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To become a US citizen you will have to show continuous residence in this country. How long you must live here depends on the nature of your immigration application.
Because people's citizenship applications are based on different grounds -- for example: work, humanitarian grounds, or marriage to an American spouse -- the rules vary somewhat, and there are also limited exceptions to the continuous residence requirement. Let's look at the obligations, and when the clock starts ticking.
Your residence clock starts running on the day you become a Lawful Permanent Resident (LPR) and receive a green card. The date of receipt is written on your green card.
For people whose green card is based on a marriage to a US citizen spouse, the residence requirement is three years. For those whose immigration status is based on work or humanitarian grounds, then you must show five years continuous residence from the date on your green card.
So it really doesn't matter if you spent years in the US with no status or just arrived and immediately got engaged to an American. The date that counts for purposes of continuous residence is the one on your green card and not the one of your actual arrival in the US.
Continuous residence refers to your living situation and intent to reside in the US, rather than to travel. What that means is you can visit people abroad or go on business trips if you have LPR status. So long as you can prove that you have not broken the chain of continuous residence, you do not jeopardize citizenship.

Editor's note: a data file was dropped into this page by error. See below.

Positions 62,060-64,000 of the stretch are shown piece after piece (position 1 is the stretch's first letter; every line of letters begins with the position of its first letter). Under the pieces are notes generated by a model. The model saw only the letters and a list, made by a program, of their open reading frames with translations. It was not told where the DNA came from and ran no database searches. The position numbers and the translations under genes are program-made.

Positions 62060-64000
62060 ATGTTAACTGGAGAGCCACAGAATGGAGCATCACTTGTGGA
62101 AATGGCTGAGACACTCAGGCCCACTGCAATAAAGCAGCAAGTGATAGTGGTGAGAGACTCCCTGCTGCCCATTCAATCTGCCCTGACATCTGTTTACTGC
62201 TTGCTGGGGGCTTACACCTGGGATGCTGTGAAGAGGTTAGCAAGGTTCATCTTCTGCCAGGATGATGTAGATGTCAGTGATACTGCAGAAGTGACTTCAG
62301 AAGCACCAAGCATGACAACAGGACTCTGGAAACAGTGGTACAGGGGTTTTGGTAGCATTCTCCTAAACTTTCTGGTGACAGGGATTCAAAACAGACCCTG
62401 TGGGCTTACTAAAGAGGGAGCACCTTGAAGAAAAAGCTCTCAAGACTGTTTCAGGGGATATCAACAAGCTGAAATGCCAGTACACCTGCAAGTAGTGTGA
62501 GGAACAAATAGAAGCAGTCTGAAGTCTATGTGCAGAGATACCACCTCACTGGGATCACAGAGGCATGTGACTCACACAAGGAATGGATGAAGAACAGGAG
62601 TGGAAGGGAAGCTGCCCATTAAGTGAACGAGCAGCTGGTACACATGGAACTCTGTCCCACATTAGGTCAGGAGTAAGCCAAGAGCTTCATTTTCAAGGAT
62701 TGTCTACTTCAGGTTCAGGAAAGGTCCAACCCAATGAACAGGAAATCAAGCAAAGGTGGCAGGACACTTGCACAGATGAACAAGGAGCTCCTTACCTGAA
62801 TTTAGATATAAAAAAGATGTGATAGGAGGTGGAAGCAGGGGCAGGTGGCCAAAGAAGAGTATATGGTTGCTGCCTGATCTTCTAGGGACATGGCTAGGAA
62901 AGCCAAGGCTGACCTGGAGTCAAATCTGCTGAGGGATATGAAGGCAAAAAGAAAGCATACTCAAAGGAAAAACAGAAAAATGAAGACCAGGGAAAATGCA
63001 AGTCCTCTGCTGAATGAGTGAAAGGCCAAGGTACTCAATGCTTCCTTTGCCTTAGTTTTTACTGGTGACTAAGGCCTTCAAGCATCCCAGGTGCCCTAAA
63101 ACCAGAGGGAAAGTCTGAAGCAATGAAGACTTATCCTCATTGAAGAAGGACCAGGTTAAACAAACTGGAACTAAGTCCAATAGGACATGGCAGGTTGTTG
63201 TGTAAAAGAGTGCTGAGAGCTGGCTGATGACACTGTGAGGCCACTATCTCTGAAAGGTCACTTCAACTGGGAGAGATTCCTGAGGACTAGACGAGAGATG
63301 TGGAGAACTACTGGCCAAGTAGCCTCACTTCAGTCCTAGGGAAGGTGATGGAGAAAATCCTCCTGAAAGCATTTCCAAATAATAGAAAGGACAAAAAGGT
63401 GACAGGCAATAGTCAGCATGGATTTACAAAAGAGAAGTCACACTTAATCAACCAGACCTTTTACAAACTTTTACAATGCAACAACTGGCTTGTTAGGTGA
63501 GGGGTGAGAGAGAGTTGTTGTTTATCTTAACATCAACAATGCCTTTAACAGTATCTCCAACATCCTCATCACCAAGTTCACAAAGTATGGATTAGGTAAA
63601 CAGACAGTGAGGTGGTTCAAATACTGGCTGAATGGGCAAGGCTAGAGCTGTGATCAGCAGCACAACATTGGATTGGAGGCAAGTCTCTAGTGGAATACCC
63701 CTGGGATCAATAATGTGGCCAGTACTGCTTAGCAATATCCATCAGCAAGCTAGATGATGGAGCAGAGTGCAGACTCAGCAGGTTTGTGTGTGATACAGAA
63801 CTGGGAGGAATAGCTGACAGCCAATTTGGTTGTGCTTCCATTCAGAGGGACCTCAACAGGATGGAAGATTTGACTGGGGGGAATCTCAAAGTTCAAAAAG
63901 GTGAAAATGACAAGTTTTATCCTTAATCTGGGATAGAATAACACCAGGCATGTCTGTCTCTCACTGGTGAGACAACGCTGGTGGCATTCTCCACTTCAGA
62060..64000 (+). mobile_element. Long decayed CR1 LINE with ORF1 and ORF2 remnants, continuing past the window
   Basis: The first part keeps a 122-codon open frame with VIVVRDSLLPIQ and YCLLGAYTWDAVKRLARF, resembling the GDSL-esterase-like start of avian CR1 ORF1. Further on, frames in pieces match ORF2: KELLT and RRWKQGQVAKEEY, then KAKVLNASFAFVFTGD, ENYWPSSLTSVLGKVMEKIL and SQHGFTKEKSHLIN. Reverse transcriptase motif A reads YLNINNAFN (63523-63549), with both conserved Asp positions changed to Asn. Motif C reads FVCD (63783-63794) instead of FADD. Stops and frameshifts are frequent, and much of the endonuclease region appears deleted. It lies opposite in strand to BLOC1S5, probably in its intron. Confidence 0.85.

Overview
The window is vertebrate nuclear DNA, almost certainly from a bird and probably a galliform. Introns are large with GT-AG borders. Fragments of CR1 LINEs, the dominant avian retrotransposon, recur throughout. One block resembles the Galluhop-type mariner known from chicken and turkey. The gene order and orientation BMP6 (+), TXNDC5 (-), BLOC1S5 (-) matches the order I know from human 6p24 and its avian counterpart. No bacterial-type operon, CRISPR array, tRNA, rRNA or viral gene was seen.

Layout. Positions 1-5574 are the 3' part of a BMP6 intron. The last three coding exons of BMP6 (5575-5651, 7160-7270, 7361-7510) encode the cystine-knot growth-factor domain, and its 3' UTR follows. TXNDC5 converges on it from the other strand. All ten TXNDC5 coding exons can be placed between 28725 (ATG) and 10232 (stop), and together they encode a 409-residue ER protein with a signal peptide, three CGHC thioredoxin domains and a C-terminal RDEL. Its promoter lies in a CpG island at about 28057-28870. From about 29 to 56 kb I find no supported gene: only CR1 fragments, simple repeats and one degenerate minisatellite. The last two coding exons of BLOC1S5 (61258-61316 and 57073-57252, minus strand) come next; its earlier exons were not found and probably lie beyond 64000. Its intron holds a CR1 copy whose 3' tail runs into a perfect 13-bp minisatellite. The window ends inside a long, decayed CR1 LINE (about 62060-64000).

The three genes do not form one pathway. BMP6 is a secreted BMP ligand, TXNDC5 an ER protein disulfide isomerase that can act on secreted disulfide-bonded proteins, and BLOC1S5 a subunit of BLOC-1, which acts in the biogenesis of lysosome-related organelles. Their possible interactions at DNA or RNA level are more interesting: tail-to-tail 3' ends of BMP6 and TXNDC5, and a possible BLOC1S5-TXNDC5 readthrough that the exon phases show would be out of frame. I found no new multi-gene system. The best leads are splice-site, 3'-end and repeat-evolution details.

But if you move with an intent to remain abroad, or spend more than six months abroad without showing you still live in the US, or travel for a year without applying for a resident re-entry visa, you jeopardize your continuous residence count. Similarly, if you apply for a benefit as a non-resident or fail to file taxes because you don't consider yourself a resident, the count could be disrupted.
Any LPR who needs to travel for work or family should certainly do so and just make sure that the dates are safe with respect to the continuous residence requirements. Anyone interested in seeing the world, should consider staying in the US, rather than risking a challenge to your continuous residence.
But remember, if you can show evidence of your intent to reside in the US, you can prove that your residence was continuous. Similarly, there are limited exceptions to the continuous residence requirement that apply to those who worked for the US Government abroad or certain other institutions.
If you are concerned about continuous residence or any other aspect of the immigration process, speak to a lawyer. Many immigration attorneys consult for free or a minimal fee and will be happy to assess your case.
Meeting with a lawyer can help you understand your options and how to best protect your rights. Visit our attorney directory to find a lawyer near you who can help.